AP Photo/British Library
After a 4 year long project a digitized version of Codex Sinaiticus is available at www.codexsinaiticus.com. Codex Sinaiticus is a 4th century C.E. witness to the whole of the New Testament (though the order is different from our modern bibles) as well as half of the Hebrew Bible and parts of the Apocrypha (2 Esdras, Tobit, Judith, 1 & 4 Maccabees, Wisdom and Sirach) written in Koiné Greek majuscules.
From the AP:
The early work known as the Codex Sinaiticus has been housed in four separate locations across the world for more than 150 years. Starting Monday, it became available for perusal on the Web at http://www.codexsinaiticus.org so scholars and other readers can get a closer look at what the British Library calls a “unique treasure.”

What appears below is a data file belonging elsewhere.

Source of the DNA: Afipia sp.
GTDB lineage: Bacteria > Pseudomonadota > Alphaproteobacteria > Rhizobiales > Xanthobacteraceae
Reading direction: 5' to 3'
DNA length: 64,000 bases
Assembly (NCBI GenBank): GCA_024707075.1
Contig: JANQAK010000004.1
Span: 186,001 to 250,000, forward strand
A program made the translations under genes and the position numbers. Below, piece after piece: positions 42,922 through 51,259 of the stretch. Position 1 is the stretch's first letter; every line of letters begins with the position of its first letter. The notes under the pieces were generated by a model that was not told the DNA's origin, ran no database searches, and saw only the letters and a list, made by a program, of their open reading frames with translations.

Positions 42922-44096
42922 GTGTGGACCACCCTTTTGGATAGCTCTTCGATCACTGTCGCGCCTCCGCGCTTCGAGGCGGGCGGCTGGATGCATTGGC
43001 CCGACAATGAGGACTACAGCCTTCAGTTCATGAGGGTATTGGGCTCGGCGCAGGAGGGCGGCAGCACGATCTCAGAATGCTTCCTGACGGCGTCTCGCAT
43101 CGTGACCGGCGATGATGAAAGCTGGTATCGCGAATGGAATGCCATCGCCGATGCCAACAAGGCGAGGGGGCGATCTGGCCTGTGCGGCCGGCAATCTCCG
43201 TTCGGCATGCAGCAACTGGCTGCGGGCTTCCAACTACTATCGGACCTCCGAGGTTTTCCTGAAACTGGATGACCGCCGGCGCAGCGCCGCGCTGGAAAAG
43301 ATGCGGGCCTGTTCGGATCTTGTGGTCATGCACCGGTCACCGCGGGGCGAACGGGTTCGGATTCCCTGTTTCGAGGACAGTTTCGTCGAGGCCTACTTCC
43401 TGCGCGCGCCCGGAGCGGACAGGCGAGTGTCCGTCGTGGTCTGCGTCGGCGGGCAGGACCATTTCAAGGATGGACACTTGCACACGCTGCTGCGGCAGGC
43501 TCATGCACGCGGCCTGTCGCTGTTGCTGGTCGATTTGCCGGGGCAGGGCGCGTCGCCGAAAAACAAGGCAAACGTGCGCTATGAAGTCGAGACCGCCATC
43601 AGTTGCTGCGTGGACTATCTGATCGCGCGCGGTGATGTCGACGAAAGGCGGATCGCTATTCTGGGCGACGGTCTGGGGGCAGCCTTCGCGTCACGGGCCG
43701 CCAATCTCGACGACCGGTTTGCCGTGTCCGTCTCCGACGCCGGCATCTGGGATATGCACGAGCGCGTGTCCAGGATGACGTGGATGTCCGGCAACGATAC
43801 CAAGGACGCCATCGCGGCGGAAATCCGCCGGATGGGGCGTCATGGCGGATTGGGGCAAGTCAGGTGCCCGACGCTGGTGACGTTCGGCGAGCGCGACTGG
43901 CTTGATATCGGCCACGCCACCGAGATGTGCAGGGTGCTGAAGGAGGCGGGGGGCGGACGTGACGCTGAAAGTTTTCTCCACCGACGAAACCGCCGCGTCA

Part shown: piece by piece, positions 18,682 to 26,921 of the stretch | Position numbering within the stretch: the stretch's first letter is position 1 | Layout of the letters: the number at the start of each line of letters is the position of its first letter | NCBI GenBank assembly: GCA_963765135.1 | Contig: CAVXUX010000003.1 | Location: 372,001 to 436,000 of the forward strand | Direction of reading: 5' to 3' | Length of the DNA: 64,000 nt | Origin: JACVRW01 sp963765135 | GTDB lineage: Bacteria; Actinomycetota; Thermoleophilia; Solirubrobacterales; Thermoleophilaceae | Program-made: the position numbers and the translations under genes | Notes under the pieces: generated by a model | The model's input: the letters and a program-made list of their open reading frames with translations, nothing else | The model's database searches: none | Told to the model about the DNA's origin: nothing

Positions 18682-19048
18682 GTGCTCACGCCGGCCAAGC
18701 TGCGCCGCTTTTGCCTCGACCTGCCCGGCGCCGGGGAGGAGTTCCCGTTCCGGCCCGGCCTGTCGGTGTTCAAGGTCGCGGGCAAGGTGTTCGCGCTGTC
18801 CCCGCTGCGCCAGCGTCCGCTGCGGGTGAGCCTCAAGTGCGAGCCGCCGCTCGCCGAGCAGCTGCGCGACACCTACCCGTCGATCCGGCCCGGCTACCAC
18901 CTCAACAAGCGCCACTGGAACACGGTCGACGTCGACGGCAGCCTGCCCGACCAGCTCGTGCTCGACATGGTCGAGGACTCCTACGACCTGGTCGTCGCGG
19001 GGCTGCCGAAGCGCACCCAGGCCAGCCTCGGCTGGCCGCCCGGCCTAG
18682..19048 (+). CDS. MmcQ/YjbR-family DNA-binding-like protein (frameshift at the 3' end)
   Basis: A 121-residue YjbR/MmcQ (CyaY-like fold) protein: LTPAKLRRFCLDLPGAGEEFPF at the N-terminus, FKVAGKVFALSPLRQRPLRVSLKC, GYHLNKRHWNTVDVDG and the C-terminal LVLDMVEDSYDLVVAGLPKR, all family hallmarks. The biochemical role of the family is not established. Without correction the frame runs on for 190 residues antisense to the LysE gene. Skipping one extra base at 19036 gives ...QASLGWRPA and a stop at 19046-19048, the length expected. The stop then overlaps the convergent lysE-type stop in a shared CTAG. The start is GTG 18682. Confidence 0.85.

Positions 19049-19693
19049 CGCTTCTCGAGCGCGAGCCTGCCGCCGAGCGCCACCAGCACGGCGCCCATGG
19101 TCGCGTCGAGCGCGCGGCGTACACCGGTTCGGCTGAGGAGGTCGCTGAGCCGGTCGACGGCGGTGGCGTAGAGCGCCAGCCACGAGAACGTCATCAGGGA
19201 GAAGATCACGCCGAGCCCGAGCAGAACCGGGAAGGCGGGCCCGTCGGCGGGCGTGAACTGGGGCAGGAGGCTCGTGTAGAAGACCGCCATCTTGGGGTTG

Scot McKendrick, head of Western manuscripts at the British Library, said the book “offers a window into the development of early Christianity and firsthand evidence of how the text of the Bible was transmitted from generation to generation.”
The 4th-century book, written in Greek on parchment leaves, has been housed in four separate locations across the world for more than 150 years. It has been digitally reunited in a project involving organizations from Britain, Germany, Russia, and Egypt, each of which possessed parts of the 1,600-year-old manuscript.
AP: World’s Oldest Christian Bible Digitized
NYT by way of Reuters: Oldest Christian Bible Put Online